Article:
- Operationalising diversity and inclusion programs - From theory to practice
- Demanding provenance- EVs and battery minerals provoke the desire for provenance
EY survey finds losing 'licence to operate' is the biggest risk to the industry in 2019
According to EY’s 11th annual survey of 250 executives, mining companies believe the biggest risk their businesses face over the next two years is the threat of losing their licence to operate (LTO).
More than half (54%) of those questioned identified LTO as the top risk to business, highlighting an important shift in the industry from profit to social responsibility for the first time in the survey’s history. Last year’s survey results ranked LTO as the seventh biggest risk, with digital effectiveness leading the top ten.
The report found a number of reasons for LTO’s pole position in the survey. Escalating risk is on the agenda at board level due to the changing stakeholder landscape which is forcing miners to adapt against a backdrop of advancing nationalism on the global stage. Meanwhile, the necessary push towards digital transformation underlines the need for a stronger LTO.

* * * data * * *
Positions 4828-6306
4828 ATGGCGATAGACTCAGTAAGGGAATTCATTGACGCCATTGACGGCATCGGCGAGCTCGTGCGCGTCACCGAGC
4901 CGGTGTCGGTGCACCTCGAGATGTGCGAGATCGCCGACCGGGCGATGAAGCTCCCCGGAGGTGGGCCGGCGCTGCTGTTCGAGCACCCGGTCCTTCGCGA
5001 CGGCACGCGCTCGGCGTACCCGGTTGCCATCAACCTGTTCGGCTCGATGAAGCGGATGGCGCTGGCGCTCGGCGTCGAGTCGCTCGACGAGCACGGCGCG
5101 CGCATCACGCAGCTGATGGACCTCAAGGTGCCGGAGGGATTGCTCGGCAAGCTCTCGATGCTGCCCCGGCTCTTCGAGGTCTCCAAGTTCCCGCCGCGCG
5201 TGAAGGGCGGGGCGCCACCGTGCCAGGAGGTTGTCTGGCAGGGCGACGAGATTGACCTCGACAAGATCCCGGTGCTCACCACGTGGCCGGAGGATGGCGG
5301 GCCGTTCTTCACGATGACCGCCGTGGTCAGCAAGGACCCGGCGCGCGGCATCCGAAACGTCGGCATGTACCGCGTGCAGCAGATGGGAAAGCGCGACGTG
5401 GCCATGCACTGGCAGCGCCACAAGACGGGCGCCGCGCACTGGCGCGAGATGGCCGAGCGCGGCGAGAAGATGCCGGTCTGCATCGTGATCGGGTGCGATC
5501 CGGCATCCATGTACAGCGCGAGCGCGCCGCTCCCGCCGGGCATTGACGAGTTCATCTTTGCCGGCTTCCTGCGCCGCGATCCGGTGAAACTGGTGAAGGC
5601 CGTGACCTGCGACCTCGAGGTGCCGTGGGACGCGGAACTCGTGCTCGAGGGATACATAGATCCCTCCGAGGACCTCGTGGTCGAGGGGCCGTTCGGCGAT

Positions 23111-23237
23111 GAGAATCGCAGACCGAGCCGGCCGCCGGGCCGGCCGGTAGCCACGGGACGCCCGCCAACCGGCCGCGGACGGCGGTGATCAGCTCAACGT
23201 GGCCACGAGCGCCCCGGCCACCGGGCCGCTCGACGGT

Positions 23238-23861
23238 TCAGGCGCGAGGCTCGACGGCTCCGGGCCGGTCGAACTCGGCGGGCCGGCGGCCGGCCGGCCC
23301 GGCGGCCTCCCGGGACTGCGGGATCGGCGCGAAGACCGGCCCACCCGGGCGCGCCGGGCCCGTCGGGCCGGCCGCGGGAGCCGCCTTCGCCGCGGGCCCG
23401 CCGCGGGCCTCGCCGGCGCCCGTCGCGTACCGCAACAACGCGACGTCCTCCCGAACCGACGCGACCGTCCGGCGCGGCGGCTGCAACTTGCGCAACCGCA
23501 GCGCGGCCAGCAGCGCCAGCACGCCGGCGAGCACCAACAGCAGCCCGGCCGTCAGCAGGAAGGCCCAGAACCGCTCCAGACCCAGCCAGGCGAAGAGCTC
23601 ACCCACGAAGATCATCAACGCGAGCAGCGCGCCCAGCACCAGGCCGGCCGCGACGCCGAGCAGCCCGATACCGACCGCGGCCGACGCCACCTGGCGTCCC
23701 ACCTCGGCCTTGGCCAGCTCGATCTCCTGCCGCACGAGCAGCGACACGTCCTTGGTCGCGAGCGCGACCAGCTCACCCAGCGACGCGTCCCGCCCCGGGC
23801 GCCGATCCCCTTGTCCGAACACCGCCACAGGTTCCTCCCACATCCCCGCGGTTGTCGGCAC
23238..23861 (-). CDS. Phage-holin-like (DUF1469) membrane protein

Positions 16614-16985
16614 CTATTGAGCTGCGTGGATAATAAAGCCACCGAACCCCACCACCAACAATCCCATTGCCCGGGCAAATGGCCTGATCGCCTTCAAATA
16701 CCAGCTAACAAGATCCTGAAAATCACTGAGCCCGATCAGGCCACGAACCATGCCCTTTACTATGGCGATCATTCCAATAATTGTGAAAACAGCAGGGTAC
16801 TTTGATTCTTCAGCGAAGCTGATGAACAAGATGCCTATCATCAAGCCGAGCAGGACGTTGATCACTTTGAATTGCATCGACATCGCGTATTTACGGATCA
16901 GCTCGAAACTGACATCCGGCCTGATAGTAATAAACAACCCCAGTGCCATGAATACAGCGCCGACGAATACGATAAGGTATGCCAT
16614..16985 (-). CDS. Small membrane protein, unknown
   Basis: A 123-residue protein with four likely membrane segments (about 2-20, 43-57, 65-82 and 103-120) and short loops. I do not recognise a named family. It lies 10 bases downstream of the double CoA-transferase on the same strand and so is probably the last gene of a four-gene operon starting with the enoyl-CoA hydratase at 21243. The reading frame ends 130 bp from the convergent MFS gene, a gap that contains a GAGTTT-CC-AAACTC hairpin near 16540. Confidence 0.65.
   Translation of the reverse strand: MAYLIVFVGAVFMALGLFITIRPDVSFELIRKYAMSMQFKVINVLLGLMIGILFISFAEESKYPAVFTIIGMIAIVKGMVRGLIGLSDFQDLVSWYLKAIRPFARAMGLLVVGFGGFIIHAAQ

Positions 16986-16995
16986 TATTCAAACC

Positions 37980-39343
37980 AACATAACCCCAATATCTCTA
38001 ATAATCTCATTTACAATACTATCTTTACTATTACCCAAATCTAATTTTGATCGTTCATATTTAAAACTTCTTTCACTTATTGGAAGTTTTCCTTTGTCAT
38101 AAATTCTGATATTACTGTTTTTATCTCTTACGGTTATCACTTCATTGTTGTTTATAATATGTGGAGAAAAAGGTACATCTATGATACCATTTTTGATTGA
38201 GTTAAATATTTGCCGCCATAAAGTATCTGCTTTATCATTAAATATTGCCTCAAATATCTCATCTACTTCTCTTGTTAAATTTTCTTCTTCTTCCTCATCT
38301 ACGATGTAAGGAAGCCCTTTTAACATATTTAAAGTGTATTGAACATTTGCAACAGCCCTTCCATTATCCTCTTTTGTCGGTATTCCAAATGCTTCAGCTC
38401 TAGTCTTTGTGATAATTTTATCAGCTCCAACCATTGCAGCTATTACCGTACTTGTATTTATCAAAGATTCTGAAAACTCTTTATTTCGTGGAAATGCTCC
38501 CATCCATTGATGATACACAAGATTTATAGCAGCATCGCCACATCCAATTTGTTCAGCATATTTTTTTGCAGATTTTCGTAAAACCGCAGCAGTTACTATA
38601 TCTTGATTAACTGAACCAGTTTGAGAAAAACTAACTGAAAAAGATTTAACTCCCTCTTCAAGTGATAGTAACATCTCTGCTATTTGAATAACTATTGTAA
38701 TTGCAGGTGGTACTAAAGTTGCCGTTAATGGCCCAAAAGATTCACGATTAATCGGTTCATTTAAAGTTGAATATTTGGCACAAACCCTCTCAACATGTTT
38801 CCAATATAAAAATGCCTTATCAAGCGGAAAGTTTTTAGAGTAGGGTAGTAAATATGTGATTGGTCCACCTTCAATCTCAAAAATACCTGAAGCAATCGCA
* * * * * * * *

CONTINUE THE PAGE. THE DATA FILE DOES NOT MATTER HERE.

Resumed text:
With the sector making efforts to redefine its image as a sustainable and responsible source of the world’s minerals, EY’s global mining and metal advisory leader Paul Mitchell said: “Licence to operate has evolved beyond the narrow focus of societal and environmental issues. There are now increasing expectations of shared value outcomes from mining projects. Any misstep can impact the ability to access capital or even result in a total loss of licence.”
EY maintain mining and metals companies need to transform their business models to remain competitive and welcome all their stakeholders along on that journey. To achieve a positive outcome a new approach is required – like safety, LTO needs to quickly become part of a mining company’s DNA.
EY’s report stated: “We believe our sector is facing an era of disruption like nothing it has ever experienced before - both from within and outside.
“The themes of license to operate and disruption run through this year’s risks as mining and metals companies have to deal with many new and variable factors, including societal expectations, digital transformation, and unique challenges to portfolio and capital investment decisions.
What can organizations do to protect themselves against the challenges of keeping their license to operate, improving productivity and nationalism? They have to use capital and collaboration to their advantage as they transform and protect themselves from disruption.”
EY warned the survey shows that a narrow LTO focus can put out you out of business. It highlights that a series of critical changes which need to be strategically managed are redefining stakeholder’s expectations:
- An increase in societal participation (beyond local communities)
- The rise of minority voices
- The advancement in technology
- A shift of ownership
- An increase in the expectation of shared value outcomes
- The mushrooming of disclosure regimes
- The founding of governance on an accountability framework
- A rise in litigation